The Modern Boogeymen panel, with my friends and colleagues Matt and Kendra Pecan (whose web presence I do not have at hand at the moment). I learned a lot hearing them talk about their areas of boogeyman expertise, and I learned a lot from the audience, and it was one of the most engaged, interested, excited audiences I have seen at a panel in the history of ever. I need to read more Brothers Grimm to keep up with Kendra, and long-time followers of mine know that’s not a statement I make lightly. Also, obligatory: Watch It Follows.
The “I’m A Bad Fan” panel with Leslie. It was a small audience, being one of the unfortunate post-checkout-time panels on the last day of the con; but it was an engaged audience, and one that seemed happy and relieved to be addressing the subject. I am officially borrowing panelist Brad Lyau’s phrase “the adult at the table” to describe the behavior I want to see from myself and other fans going forward. (Example: “So what if that person is just here to cosplay? Be the adult at the table and welcome them for being enthusiastic about something!”) Also: I totally didn’t freak out when an audience member told me they don’t like Superman. The table, I adulted it.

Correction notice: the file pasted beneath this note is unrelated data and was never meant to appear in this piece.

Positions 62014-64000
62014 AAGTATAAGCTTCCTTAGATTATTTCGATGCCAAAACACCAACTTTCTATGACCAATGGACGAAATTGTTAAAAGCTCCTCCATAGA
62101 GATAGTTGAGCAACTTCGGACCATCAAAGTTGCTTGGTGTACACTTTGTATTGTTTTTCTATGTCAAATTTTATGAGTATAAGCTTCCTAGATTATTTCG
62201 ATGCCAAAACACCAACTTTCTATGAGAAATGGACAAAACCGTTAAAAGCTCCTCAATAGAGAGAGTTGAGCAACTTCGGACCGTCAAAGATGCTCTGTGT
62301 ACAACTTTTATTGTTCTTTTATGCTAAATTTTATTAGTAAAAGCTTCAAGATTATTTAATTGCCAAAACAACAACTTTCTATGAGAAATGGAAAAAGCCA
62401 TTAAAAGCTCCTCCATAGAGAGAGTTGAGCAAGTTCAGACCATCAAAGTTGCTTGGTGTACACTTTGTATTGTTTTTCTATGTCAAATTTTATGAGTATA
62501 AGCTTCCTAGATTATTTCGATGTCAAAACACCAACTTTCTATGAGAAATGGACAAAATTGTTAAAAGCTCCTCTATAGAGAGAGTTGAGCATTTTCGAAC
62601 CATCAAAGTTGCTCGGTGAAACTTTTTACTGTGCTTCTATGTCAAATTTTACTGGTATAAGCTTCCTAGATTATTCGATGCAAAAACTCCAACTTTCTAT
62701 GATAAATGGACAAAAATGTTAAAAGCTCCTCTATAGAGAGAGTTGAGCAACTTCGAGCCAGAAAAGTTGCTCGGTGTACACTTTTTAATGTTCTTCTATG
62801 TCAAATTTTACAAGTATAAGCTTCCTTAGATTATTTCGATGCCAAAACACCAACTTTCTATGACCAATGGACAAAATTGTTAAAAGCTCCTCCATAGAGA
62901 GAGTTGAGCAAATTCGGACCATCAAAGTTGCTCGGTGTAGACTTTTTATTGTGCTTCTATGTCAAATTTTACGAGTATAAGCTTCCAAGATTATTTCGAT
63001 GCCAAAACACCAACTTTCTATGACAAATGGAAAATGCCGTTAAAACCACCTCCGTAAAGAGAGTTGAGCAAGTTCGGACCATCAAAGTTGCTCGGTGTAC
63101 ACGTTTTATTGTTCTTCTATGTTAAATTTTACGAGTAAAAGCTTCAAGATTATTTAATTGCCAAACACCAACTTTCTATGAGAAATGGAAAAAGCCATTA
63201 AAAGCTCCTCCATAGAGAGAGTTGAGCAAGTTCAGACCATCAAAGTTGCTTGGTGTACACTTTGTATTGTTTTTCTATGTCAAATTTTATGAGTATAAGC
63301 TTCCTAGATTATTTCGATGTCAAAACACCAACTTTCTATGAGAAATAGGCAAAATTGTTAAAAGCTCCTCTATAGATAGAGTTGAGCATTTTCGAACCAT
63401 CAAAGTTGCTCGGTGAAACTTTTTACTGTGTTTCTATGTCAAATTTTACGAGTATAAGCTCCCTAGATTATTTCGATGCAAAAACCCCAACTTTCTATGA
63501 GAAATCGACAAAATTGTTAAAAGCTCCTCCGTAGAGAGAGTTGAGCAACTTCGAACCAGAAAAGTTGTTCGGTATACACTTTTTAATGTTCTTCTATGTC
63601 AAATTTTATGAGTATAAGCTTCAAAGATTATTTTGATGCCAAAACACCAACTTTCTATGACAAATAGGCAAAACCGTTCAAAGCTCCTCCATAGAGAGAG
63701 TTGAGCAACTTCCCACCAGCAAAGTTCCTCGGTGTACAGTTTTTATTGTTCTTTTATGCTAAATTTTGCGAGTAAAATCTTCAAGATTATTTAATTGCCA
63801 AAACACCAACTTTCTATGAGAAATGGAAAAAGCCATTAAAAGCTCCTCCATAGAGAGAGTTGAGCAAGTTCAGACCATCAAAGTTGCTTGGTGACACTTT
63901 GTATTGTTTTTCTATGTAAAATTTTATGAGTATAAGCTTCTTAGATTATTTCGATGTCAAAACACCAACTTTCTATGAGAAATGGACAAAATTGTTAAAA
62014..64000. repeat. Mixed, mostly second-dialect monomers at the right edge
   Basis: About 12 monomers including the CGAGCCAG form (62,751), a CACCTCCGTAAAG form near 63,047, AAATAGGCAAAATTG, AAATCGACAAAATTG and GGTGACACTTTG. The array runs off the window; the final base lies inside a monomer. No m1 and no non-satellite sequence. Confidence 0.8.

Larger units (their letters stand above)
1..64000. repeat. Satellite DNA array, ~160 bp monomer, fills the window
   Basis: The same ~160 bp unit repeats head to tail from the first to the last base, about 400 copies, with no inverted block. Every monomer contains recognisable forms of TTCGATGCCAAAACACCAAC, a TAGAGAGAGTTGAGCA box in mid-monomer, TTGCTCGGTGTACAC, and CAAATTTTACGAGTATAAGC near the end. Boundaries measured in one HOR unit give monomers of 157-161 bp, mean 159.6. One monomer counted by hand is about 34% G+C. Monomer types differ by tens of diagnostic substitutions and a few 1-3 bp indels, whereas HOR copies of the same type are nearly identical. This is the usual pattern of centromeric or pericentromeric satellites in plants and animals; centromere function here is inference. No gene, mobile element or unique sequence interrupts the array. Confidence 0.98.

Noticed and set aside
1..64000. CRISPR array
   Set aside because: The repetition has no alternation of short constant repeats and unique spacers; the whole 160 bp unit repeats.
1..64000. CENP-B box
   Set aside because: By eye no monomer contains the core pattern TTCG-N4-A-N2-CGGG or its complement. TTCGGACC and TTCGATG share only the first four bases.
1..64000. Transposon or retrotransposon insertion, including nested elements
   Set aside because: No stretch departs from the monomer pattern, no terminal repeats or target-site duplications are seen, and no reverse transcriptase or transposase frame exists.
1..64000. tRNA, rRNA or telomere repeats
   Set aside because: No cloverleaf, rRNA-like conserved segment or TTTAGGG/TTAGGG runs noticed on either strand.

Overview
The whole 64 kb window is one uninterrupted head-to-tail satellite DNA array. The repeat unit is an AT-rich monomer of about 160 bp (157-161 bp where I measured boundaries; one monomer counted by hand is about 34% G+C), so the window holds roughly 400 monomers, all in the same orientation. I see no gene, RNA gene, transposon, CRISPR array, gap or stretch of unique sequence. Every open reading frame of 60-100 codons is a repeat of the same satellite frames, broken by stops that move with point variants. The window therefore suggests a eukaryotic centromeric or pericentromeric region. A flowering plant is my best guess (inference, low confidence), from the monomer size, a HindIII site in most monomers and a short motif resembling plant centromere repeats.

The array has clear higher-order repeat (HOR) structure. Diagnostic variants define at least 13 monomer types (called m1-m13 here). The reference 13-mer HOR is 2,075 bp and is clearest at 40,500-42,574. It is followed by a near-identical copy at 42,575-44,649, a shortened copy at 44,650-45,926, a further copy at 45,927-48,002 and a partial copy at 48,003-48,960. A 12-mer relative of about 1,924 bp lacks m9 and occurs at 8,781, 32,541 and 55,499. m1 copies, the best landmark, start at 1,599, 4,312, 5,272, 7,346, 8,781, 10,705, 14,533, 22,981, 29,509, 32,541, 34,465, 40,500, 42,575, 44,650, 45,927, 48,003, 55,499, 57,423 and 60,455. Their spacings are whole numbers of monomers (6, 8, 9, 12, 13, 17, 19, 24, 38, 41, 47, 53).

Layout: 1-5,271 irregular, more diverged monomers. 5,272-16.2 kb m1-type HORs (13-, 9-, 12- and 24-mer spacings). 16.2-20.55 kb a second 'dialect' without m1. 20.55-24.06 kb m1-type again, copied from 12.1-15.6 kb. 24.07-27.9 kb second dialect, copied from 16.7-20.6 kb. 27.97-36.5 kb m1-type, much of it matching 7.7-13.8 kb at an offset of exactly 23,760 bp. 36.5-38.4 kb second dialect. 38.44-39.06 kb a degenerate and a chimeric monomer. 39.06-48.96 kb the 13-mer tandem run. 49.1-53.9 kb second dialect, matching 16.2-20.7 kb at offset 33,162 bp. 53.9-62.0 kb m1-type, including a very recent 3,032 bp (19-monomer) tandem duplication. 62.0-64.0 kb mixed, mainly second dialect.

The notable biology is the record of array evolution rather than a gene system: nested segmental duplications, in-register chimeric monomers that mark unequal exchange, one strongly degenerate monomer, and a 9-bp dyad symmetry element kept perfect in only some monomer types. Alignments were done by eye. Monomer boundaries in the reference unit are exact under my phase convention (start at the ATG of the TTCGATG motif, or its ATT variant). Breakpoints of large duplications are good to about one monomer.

Giving my first live reading and getting actual applause from the other authors there. I feel like maybe there really is a writing community out there now, and like I really could be a part of it.
Giving out my business cards and having the other guests actually contact me. I’ve got some irons in the fire I didn’t a day ago, and some publishers to possibly submit to, and some potential new friends and colleagues to add to my list. Again: maybe I really can be a part of this whole big wonderful thing.
Having friends who can make sure “Sentinels of the Multiverse and chill” is an option for my evenings, after I’ve finished attending/being on panels and need to screw my head back on the right way.
The “Writing Fight Scenes That Aren’t Wack” workshop with Guest of Honor Balogun Ojetade, and not only learning volumes from him about pacing and physics and flow, but getting to be the hands-on demonstration of a take-down, and more importantly, getting a little applause for my practice fight scene we wrote at the end of the panel. Now I get to say the writer of The Chronicles of Harriet Tubman showed me exactly how he’d kick my ass.
And most importantly: Getting to do all of the above with my wife, the person I always want with me on every adventure I take. Love is so cool, everyone.
Special thanks here to go to Suzie Rodriguez, the staffer whom I dealt with most directly over the course of the con. She was friendly and helpful and made sure I figured out how to do the guest thing with a minimum of difficulty. I would likely have been a mess by Friday night if it hadn’t been for her encouragement.
In summary: Convolution is wonderful; being a guest is great; and I hope I get to do it again, and again, for many years to come.
Thanks, Convolution! See you next year!